This week The New York Times killed its "paid content platform," Times Select, effectively making all its online content free for the taking. For the past two years, news and editorials on the site had been free, but all of the material by columnists, plus several special features were behind a "pay wall," which cost $7.95 a month or $49.95 a year. Many saw the Times as the last bastion of paid content (besides The Wall Street Journal, which keeps even more behind its wall) — a sign that good journalism is still valued by some readers.
Others calculated that the Times was losing readers, as well as millions of dollars in advertising revenue with its old system. They predicted that it was just a matter of time before the newspaper would give up the experiment. Will nobody pay for anything on the Internet anymore? And will advertising revenue on the Web grow enough to make up for the loss of print subscriptions that may be prompted by this move? Take a look at some of the views from around the Net after the jump. And let us know what you think — our paychecks depend on information being valuable to somebody out there.
"Apparently someone over at the Times has finally realized what the rest of the Internet had figured out long before Times Select first launched: thars money in them thar ads." Wired.com,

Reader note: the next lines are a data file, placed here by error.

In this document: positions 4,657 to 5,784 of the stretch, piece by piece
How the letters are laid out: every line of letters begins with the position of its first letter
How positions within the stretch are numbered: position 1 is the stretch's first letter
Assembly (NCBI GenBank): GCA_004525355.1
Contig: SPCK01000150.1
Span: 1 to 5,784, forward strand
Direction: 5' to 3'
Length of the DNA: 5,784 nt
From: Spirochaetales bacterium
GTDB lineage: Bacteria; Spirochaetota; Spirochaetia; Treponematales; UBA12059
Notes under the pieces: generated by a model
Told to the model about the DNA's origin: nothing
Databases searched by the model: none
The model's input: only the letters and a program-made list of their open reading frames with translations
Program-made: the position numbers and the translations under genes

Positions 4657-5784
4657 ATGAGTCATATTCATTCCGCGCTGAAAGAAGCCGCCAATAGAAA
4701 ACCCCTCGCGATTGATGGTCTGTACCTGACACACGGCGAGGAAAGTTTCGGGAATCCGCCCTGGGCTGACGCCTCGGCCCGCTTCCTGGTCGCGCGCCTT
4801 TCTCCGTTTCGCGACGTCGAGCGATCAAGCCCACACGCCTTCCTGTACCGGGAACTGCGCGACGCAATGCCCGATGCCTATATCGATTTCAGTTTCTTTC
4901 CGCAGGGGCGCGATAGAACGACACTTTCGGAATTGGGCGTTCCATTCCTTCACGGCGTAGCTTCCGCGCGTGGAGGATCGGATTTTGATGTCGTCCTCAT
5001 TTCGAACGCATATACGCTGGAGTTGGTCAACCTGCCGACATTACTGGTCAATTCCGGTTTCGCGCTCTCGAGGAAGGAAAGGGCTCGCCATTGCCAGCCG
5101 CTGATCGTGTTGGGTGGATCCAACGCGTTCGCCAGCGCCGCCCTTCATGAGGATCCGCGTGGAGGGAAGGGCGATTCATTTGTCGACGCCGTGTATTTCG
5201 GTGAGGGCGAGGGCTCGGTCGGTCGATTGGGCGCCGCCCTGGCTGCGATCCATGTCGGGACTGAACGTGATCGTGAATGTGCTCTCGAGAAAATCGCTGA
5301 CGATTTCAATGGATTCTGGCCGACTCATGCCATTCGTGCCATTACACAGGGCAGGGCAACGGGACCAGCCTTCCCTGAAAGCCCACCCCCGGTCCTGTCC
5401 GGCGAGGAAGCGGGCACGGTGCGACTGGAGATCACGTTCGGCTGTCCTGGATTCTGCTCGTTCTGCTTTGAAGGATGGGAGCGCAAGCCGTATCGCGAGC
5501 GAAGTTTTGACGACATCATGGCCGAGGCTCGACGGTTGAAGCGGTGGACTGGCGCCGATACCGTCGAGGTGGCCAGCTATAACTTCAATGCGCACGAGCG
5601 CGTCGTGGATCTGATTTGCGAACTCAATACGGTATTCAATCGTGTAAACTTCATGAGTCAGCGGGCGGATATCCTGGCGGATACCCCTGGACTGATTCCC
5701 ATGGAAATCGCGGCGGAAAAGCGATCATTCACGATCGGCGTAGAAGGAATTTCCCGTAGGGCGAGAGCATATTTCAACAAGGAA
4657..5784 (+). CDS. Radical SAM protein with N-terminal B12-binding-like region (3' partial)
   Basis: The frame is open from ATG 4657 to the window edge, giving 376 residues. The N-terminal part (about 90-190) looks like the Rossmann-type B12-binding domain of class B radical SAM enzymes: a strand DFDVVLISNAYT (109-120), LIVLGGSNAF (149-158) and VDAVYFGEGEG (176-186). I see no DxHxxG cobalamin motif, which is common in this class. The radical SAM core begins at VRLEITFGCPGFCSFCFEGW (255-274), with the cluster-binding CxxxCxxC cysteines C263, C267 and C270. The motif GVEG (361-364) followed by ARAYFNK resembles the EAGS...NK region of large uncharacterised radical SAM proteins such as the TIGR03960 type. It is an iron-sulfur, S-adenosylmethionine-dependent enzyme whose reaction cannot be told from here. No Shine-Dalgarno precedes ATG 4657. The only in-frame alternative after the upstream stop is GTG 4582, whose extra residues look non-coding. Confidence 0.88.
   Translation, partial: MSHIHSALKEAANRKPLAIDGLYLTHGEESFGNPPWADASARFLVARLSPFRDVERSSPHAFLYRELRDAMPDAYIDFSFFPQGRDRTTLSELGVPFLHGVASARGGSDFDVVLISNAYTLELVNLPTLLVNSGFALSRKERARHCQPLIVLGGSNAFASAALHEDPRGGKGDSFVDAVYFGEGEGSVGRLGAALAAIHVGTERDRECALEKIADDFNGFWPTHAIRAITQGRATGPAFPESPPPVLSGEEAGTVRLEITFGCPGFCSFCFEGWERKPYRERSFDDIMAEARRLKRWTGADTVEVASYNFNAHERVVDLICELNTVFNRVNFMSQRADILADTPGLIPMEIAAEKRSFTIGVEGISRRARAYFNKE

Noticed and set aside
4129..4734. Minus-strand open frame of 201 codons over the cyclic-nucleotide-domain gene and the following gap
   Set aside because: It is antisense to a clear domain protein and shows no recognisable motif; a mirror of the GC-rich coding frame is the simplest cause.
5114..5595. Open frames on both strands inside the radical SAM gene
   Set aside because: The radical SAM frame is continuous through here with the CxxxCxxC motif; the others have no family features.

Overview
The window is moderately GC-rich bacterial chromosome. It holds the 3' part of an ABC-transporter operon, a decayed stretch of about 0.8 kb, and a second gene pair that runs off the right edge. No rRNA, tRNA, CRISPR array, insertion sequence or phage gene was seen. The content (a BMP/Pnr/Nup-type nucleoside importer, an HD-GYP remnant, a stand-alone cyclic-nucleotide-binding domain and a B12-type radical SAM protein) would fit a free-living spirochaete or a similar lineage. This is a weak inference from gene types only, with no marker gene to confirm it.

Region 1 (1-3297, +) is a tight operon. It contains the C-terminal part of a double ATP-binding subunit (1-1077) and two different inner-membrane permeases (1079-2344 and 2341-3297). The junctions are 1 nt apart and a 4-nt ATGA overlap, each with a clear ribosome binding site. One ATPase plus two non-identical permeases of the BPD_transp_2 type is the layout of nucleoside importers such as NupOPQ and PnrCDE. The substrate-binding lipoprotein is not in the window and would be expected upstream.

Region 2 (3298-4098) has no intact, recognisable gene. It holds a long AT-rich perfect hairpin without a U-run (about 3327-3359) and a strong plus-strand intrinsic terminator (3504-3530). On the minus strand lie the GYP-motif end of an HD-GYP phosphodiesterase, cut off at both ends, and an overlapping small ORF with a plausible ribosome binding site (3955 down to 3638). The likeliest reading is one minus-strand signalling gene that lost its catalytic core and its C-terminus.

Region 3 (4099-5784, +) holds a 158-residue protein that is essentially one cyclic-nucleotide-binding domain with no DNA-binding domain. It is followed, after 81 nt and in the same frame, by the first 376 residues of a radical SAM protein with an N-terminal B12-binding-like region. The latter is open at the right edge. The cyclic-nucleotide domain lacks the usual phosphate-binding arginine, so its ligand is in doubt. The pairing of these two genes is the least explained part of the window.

"[The news was] disappointing to true believers in the market value of online news. If paid news content doesn't play as a business proposition in the Big Apple and for the Times' elite national audience, why think it would succeed anywhere else?" Poynter Online,
"All business models must be based on something that is legitimately scarce. Today, no matter how expensive it is to make, content will become freely available quickly." Fast Forward Blogon
"Prior to the Times Select debacle, people would go to the NYT regularly…. Now, the question is whether or not the NYT website can reclaim those regular readers by exposing their columnists to the public again." QandO.com,
"They didn't actually lose money so much as they made exponentially less than they would have made in online ad sales had they not made a HUGE &%*^ING MISCALCULATION and started charging for their content." Jossip
Is there anything that we won't let advertising pay for? Tell us what you think.
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